Directions: Author’s point of view, main point and sub points; give both sides of argument and your point of view. Your body paragraphs, topic sentences, and conclusion must be clear and carefully organized. Use quotation in body paragraphs from the database articles and from the Coben text. Use all of the conventions we have learned throughout this semester, like third person only. Check your use of grammar and punctuation. Do not post late. Do not post in google docs. Be on time and be prepared. This is the last paper of the semester.
By Harlan Coben (2008)
“The Undercover Parent”
Not long ago, friends of mine confessed over dinner that they had put spyware on their fifteen-year-old son’s computer so they could monitor all he did online. At first I was repelled at this invasion of privacy. How, after doing a fair amount of research I get it.
Make no mistake: If you put spyware on your computer, you have the ability to log every keystroke your child makes and thus a good portion of his or her private world. That’s what spyware is—at least the parental monitoring kind. You don’t have to be an expert to put it on your computer. You just download the software from a vendor and you will receive reports—weekly, daily, whatever—showing you everything your child is doing on the machine.
Scary. But a good idea. Most parents won’t even consider it.
Maybe it’s the word: spyware. It brings up associations of Dick Cheney sitting in a dark room rubbing his hands together and reading your most private thoughts. But this isn’t the government we are talking about—this is your family. It’s a mistake to confuse the two. Loving parents are doing the surveillance here, not faceless bureaucrats. And most parents already monitor their children, watching over their home environment, their school.
Today’s overprotective parents fight their kids’ battles on the playground, berate coaches about playing time and fill out college applications—yet when it comes to chatting with pedophiles or watching beheadings or gambling away their entire life savings, then. . .then their children deserve independence?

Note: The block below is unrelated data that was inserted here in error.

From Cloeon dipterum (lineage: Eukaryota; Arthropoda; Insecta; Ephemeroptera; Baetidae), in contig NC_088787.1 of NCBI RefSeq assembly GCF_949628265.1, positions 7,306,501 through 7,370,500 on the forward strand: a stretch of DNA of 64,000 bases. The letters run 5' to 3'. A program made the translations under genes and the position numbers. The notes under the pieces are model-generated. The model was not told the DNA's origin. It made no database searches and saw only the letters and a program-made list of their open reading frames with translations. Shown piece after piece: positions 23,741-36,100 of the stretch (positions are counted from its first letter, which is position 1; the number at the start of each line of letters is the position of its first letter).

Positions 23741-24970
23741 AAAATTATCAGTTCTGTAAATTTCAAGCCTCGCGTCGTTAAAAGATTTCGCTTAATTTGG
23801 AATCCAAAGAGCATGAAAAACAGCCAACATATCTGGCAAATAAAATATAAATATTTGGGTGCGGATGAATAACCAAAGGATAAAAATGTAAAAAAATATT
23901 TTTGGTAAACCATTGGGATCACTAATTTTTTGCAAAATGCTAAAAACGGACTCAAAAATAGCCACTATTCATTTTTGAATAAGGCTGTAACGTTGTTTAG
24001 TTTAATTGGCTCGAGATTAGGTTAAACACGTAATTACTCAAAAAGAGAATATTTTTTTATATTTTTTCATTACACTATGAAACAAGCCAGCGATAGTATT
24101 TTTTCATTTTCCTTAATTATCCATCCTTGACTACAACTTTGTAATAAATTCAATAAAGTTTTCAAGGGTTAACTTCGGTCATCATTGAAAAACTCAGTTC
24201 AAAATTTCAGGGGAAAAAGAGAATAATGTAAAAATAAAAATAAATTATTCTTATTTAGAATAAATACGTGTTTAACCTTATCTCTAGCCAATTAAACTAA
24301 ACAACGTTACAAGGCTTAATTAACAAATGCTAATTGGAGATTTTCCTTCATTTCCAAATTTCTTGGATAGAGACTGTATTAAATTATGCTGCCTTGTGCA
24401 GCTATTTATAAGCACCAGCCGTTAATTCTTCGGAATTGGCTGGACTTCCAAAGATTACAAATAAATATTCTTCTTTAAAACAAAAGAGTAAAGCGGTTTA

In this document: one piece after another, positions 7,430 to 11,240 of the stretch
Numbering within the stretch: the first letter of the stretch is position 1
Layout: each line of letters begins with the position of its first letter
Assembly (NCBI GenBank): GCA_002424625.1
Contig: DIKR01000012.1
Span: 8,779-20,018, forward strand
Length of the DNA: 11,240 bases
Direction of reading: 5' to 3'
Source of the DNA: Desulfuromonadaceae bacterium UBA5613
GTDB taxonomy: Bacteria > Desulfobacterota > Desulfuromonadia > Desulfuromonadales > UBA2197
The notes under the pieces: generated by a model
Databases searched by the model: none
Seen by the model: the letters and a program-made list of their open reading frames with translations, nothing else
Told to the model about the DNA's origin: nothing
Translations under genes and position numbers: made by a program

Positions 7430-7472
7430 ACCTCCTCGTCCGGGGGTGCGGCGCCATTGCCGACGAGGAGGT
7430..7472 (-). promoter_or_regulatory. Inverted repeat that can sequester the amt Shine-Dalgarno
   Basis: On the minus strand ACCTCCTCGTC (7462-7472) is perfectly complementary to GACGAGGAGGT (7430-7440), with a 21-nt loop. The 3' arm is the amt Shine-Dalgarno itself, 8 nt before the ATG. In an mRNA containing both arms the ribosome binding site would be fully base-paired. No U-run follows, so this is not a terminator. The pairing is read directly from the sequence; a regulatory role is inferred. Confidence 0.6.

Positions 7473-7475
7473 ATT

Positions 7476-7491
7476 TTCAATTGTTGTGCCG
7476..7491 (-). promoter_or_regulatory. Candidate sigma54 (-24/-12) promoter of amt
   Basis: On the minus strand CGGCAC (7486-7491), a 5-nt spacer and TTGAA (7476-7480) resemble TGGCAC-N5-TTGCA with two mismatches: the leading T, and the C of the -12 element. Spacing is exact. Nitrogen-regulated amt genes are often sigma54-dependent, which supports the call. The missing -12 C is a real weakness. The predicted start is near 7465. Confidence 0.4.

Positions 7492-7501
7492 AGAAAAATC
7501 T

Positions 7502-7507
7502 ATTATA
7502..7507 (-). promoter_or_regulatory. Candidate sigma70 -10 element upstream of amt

Some will say that you should simply trust your child, that if he is old enough to go on their Internet he is old enough to know the dangers. Trust is one thing, but surrendering parental responsibility to a machine that allows the entire world access to your home borders on negligence.
Some will say that it’s better just to use parental blocks that deny access to risky sites. I have found that they don’t work. Children know how to get around them. But more than that—and this is where it gets tough—I want to know what’s being said in email and instant messages and in chat rooms
. . .
Am I suggesting eavesdropping on every conversation? No. With new technology comes new responsibility. That works both ways. There is a fine line between being responsibly protective and irresponsibly nosy. You shouldn’t monitor to find out if your daughter’s friend has a crush on Kevin next door or that Mrs. Peterson gives too much homework or what schoolmate snubbed your son. You are there to start conversations and to be a safety net. To borrow from the national intelligence lexicon—and yes, that’s uncomfortable—you’re listening for dangerous chatter.
Will your teenagers find other ways of communicating to their friends when they realize you may be watching? Yes. But text messages and cellphones don’t offer the anonymity and danger of the Internet. They are usually one-on-one with someone you know. It is far easier for a predator to troll chat rooms and MySpace and Facebook.
. . .
Our knee-jerk reaction as freedom-loving Americans is to be suspicious of anything that hints at invasion of privacy. That’s a good and noble thing. But it’s not an absolute, particularly in the face of the new and evolving challenges presented by the Internet. And particularly when it comes to our children.
Do you tell your children that the spyware is on the computer? I side with yes, but it might be enough to show them this article, have a discussion about your concerns and let them know the possibility is there.
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